Portsmouth Sailing Club was founded in 1920. Among the founding members was local artist W. L. Wyllie, famed for his maritime paintings and etchings some of which are on display in the HMS Victory Museum in HM Dockyard.
The Club has been housed at its current premises in Bath Square since 1926 in one of the oldest surviving buildings in Portsmouth. The Clubhouse, a Grade 2 listed building, was constructed in the 1830s and many of the timber beams visible inside are from ships broken up at that time. Before the Club acquired it for the sum of £200 the building had previously served as a Consulate to thirteen different Nations and somewhat less illustriously as a French onion store.
The Club's first cruise was across the Solent to Ryde on the Isle of Wight on 21st of June 1920. In the mid-1990s Portsmouth Sailing Club hosted the Portsmouth fixtures on the Vauxhall Ultra 30 Grand Prix and the Prudential 18ft Skiff calendar and in 2003 provided support for the Mini Pavois Mini 6.5m Class race from La Rochelle to Dordogne via Portsmouth. The Club assisted in the start of the 2004 Global Challenge yacht race, providing support craft and laying the starting area marks.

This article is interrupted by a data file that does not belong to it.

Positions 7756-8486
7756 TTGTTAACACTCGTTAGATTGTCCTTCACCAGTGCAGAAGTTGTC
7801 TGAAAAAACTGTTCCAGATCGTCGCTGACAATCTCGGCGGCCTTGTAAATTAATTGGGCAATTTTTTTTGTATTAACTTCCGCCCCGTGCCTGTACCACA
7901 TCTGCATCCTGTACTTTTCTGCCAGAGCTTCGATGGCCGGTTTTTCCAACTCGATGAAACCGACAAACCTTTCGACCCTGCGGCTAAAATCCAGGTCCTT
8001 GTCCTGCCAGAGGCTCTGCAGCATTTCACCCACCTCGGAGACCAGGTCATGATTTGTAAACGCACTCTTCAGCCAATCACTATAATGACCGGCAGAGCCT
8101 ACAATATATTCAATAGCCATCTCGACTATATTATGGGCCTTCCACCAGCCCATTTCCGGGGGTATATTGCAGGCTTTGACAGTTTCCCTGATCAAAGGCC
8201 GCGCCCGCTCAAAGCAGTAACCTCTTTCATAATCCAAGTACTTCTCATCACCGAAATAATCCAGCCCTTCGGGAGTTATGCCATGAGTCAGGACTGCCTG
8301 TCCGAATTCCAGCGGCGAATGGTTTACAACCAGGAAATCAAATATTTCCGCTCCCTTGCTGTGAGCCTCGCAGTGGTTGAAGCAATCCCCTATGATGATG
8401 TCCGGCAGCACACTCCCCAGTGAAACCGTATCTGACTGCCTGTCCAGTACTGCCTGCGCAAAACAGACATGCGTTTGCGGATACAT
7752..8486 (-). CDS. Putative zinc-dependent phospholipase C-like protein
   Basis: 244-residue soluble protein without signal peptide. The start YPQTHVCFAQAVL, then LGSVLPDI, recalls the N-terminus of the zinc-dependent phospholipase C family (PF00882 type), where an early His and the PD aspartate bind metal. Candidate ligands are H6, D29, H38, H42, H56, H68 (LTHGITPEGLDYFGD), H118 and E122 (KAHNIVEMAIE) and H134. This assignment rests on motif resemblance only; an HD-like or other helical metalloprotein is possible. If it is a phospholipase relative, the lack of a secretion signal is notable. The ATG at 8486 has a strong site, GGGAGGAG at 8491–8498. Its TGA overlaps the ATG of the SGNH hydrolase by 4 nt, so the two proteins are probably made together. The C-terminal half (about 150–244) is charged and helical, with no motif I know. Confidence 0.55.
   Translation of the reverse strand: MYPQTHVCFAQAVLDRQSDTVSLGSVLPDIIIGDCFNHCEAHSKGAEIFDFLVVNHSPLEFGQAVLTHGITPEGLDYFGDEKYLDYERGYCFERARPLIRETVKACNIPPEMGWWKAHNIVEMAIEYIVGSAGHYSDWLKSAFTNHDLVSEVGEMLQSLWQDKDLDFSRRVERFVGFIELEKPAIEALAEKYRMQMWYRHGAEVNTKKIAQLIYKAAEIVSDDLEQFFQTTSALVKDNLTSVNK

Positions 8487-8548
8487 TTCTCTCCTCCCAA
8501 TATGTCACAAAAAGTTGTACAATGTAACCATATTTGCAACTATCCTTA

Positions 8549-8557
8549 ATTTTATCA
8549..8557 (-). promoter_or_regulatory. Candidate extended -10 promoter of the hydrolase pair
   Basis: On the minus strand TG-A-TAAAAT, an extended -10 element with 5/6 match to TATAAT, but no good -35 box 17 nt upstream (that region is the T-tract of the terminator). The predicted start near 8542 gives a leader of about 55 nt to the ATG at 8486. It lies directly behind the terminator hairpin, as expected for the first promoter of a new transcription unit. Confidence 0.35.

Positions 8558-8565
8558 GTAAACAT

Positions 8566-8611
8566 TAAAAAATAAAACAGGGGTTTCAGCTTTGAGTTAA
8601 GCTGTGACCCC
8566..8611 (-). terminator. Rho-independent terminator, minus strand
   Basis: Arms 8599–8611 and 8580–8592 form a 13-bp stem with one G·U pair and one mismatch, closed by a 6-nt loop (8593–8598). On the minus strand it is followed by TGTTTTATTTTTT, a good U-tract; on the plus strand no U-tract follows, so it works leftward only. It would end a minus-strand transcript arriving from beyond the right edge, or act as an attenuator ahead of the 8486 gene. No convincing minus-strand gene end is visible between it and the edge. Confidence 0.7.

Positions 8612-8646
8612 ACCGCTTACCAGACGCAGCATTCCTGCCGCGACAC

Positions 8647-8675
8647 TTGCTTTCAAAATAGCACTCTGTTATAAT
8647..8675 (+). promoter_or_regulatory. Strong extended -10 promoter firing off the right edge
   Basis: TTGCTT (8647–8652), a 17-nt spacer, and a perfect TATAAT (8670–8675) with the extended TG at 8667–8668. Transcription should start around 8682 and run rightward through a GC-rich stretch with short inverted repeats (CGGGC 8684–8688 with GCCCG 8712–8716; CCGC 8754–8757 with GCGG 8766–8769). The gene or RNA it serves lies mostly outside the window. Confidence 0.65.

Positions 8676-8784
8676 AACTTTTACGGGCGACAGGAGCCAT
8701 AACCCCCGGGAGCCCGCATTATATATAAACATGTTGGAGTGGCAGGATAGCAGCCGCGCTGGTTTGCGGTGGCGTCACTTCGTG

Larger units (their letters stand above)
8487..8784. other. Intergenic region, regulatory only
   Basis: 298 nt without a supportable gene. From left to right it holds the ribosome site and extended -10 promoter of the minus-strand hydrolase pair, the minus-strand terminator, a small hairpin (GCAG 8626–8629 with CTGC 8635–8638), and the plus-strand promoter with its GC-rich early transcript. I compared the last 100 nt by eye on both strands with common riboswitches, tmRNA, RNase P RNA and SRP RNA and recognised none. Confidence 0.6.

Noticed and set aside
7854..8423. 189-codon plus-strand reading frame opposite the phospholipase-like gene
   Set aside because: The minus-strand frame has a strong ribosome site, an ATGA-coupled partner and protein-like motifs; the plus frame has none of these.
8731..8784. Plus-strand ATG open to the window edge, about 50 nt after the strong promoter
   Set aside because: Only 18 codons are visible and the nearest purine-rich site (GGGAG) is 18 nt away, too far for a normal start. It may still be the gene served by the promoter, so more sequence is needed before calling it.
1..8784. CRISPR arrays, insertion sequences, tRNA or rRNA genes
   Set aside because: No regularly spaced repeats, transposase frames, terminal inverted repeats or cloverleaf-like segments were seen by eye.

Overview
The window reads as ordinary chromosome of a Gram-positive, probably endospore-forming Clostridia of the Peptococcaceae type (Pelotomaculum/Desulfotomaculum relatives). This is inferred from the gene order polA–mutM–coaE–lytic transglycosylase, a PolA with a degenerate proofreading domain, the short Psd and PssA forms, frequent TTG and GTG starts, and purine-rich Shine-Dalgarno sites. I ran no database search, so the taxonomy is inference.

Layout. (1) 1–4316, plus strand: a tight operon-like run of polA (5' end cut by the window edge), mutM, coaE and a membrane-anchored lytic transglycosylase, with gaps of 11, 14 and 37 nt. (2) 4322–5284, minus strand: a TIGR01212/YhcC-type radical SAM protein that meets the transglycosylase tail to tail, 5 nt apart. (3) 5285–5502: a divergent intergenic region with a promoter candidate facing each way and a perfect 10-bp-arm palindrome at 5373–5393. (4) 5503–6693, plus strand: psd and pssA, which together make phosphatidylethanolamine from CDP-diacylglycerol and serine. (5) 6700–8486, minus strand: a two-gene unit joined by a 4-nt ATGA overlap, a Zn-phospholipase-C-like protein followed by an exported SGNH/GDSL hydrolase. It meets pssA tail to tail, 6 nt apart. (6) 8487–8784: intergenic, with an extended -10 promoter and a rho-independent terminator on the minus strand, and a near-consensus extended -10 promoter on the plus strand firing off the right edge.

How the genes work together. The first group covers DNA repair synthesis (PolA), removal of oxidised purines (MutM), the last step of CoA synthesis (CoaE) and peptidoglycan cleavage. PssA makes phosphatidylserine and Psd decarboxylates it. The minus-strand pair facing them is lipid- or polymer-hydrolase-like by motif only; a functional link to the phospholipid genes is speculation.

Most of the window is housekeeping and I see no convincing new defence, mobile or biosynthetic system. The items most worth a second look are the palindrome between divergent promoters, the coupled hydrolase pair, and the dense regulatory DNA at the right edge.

Most famous however was the popular Pompey Perisher annual open dinghy event run between 1970 and 2002. Started inadvertently in 1970 by club member Don Metcalf as a one-off winter race for local clubs the Perisher snowballed to a national fixture that regularly attracted over 210 dinghies at its peak, bringing entrants from both local clubs and clubs as far away as Berwick in Scotland.
Up until its departure from the harbour in 1987 HMS Foudroyant, the oldest British wooden warship afloat, served as the start boat for races in the Frostbite dinghy series. The ship is now berthed at Hartlepool, restored by club member the late Capt. David Smith OBE FIN RN Elder Brother Trinity House, and has reverted to her original name the HMS Trincomalee.
Last updated 08:30 on 28 September 2018